To bring awareness to suicide in the military and first responder communities, a Woodbridge man is swimming 220 miles – from the Pentagon down to Norfolk.
Bobby Powell, a 21-year retired Navy rescue swimmer, began his project last year, swimming 17 miles in the Potomac River from Tim’s Rivershore in Dumfries to Fairview Beach.
“Trying to save lives by preventing suicide is just carrying on with my own – I guess my own quest in life,” said Powell.
Powell is upping the ante this year with his 220-mile swim, which he will begin on June 3.
“[The distance] kind of coordinates with the 22 veterans a day on average that commit suicide…by doing the swim that I’m about to do on June 3…my hope is to bring more attention to the issues. And I’m well enough aware that I can’t prevent suicide – I’m not a psychologist – but I do care. And it disturbs me when there’s other folks out there that do take their own life…if they know that somebody cares, if we can bring more attention to the issue overall…then maybe we can save one person,” said Powell.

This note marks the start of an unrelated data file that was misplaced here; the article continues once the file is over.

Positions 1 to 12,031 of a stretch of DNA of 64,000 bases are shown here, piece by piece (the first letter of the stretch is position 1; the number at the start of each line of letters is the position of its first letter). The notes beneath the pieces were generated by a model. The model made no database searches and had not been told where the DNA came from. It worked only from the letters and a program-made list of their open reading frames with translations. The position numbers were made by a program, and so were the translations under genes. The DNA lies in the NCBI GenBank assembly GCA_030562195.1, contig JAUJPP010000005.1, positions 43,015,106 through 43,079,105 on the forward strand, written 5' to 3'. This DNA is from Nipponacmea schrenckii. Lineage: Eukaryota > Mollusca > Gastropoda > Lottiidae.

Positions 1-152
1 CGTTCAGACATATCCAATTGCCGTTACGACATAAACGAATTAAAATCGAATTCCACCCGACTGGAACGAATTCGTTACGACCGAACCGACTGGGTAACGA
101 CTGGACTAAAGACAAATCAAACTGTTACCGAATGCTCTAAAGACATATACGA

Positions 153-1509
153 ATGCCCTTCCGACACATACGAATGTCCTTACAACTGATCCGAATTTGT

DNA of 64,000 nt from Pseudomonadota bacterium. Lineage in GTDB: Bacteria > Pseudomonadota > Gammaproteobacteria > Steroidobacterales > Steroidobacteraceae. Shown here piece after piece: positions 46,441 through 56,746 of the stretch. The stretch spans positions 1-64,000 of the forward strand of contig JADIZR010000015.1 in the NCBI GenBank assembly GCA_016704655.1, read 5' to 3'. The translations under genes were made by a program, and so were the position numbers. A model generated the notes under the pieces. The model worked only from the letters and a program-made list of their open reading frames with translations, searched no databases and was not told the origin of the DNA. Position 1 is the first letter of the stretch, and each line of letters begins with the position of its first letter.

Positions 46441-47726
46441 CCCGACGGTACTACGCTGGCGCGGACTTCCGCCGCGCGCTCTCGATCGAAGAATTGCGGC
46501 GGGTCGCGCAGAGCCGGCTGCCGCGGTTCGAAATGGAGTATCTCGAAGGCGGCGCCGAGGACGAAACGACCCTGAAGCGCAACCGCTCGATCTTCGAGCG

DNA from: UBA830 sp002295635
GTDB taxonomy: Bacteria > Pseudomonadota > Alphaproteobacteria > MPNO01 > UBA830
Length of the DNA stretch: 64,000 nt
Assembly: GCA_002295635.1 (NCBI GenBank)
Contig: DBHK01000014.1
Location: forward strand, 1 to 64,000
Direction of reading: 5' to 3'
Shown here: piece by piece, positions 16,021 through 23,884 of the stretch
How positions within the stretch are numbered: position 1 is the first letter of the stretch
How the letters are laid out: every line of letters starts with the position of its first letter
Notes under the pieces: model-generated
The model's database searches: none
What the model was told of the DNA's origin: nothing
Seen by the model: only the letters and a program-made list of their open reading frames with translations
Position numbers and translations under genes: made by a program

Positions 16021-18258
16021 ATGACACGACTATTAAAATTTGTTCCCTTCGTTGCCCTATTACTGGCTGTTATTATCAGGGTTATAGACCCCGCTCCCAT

Powell has his own set of challenges when it comes to completing the swim, as a diabetic with a titanium rod in his arm. He began training back in January and is now swimming three miles a day, five to six times a week at One Life Fitness in Woodbridge.
He is working with the Fitch Foundation as part of his mission, an organization that assists veterans.
“They’re an all military, all generation, any disability veteran service organization. The goal there is to get veterans off the couch and back into some sort of an activity,” said Powell.
The swim will begin at the Pentagon Lagoon down to Mount Vernon, which is a 14-mile stretch. Then Powell will head down to Tim’s Rivershore, continuing down the Potomac River until he reaches the Chesapeake Bay. Powell is expecting the journey to take a total of around 15 swim days.
Powell is trying to raise some funds for his expenses for the swim, but one thing he definitely needs help with is boat support on his journey.
“I need some boat support. My goal is to have at least one vessel each day that I’m swimming. That vessel will be there in case I get in trouble for safety, and that’s first and foremost,” said Powell.